Being the first person in your family to attend college is a huge accomplishment. At the same time, first-generation college students face unique challenges as they enter higher education.
In fact, according to experts, many first-gen students struggle to complete their degree and even end up dropping out of school. This isn’t meant to discourage you from applying to or attending school. Instead, we want to give you the tools to succeed as you enter this next stage of your life!
If you’re a first-generation college student, have no fear: you can thrive in a college environment. You need to know how to face any academic hurdles that come your way. We’ll show you how.
1. Use Campus Resources Early On
First-gen students should take the time to research campus resources early on in the academic year—especially if you think you might have trouble with classes or other areas of your school life. There are likely great support systems available through your school if you take the time to look into them.
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Many colleges know that first-generation students need help navigating this new chapter in their life. That’s why they set up student organizations, student centers, and other programs tailored for first-gen students. Look online or talk to your academic advisor to see what resources are available.
If you’re struggling to adjust to college life, don’t wait to find these resources. Take action right away so you can get the help you need!
2. Stay Proud of Your First-Gen Identity
Some students might be embarrassed or ashamed of their background. It’s true that having parents who didn’t attend college could put you at a slight disadvantage. For instance, your family might not be able to give you academic advice or practical tips about college life. Still, this is not something that you should hide or shy away from.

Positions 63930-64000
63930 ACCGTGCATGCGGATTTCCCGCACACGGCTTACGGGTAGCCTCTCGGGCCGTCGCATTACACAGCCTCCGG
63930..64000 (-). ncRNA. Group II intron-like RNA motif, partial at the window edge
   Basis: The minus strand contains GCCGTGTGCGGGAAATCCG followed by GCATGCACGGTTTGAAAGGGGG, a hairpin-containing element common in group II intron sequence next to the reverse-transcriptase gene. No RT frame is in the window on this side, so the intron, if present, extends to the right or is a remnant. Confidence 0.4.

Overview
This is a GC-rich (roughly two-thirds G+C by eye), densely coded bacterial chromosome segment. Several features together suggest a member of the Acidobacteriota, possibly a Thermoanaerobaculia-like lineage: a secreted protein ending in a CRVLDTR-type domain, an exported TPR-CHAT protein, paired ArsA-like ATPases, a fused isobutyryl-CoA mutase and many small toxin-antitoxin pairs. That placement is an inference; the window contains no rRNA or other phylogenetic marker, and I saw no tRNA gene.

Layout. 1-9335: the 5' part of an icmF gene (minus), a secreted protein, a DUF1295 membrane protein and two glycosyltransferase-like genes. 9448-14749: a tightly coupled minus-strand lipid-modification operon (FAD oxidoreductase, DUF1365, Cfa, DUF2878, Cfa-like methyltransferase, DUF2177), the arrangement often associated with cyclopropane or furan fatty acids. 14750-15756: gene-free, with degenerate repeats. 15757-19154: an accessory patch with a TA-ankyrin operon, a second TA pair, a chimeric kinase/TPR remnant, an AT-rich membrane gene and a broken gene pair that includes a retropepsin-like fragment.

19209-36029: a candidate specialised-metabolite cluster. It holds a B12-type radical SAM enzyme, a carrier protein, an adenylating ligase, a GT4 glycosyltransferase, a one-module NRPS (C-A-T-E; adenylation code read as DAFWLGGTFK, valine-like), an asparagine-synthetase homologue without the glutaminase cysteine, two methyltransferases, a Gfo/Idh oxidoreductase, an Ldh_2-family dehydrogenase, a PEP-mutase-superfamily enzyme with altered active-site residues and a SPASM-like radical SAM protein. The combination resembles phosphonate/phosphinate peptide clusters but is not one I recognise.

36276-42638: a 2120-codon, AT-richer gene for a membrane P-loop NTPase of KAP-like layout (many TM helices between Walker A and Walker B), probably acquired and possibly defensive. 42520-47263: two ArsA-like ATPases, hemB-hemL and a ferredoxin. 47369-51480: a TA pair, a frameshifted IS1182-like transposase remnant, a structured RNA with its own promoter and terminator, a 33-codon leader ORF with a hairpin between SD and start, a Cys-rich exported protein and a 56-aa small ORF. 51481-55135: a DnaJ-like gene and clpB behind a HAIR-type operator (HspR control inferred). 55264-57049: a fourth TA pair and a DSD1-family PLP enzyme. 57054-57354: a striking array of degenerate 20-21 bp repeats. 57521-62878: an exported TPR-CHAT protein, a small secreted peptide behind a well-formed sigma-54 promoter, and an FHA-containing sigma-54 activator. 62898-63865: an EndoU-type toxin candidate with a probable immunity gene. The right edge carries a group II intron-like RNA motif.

Instead, embrace being a first-gen student. After all, you got here without many of the advantages that children of college graduates enjoy. If you’re open about your identity, you’ll have an easier time finding campus resources to help you.
If you tell your advisor and other academic professionals on campus that you’re a first-gen student, they can direct you toward the right resources and give you the advice you need to succeed. Other students might be able to help too, but they can only do this if you are honest.
3. Be Patient with Yourself and Don’t Give Up
As you try to navigate your first semester, it may be easy to get frustrated with yourself. At first, you might not understand what you need to do to succeed, but be patient. You’re making a huge adjustment.
Many college students are going through the same struggles as you, even if their parents attended college, so don’t be too hard on yourself. Corny as it sounds you, have to believe in yourself and your ability to succeed.
If you’re overly negative or down on yourself, it’ll make it a lot harder to accomplish your goals. Have confidence in yourself and take the time to recognize how amazing it is that you’ve made it this far.
4. Go to Office Hours
Every college student should take advantage of office hours. While it might be intimidating to meet with your professors or TAs, attending office hours is a great opportunity to ask questions and get one-on-one time with your college professors.
Office hours will be listed at the beginning of the semester and usually appear on course syllabi. Make sure you write down the times your professor is available, and when you go to office hours, come prepared. Bring up any topics or specific areas you are having issues with.
We also recommend asking for study tips or any hints for future tests. Your professor will be more likely to help you since you’re willing to meet outside of classroom hours and are making more of an effort to succeed in class.
In recent years, some professors have started referring to their office hours as “drop-in hours,” and it can be helpful to think of office hours in these terms: this is a time to drop in and talk about whatever issues you want to.
5. Join Student Organizations and Participate in Campus Events
Finding on-campus support from advisors, professors, tutors, and other professionals is important. You want to have a strong network of people helping you succeed at school. Still, academics aren’t the only important part of your college life. You also want to stay balanced and try to socialize with your peers.